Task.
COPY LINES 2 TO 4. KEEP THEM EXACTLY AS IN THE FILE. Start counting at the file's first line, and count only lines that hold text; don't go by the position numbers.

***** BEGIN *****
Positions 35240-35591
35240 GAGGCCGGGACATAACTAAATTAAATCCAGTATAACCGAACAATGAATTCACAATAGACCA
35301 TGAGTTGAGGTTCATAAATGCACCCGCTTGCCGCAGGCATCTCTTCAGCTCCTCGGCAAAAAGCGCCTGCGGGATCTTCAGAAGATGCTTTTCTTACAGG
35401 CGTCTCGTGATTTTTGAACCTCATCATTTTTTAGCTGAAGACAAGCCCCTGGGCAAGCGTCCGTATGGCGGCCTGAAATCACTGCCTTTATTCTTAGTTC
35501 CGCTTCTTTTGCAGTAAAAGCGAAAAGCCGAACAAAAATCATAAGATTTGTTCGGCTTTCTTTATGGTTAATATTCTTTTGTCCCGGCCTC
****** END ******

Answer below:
35240 GAGGCCGGGACATAACTAAATTAAATCCAGTATAACCGAACAATGAATTCACAATAGACCA
35301 TGAGTTGAGGTTCATAAATGCACCCGCTTGCCGCAGGCATCTCTTCAGCTCCTCGGCAAAAAGCGCCTGCGGGATCTTCAGAAGATGCTTTTCTTACAGG
35401 CGTCTCGTGATTTTTGAACCTCATCATTTTTTAGCTGAAGACAAGCCCCTGGGCAAGCGTCCGTATGGCGGCCTGAAATCACTGCCTTTATTCTTAGTTC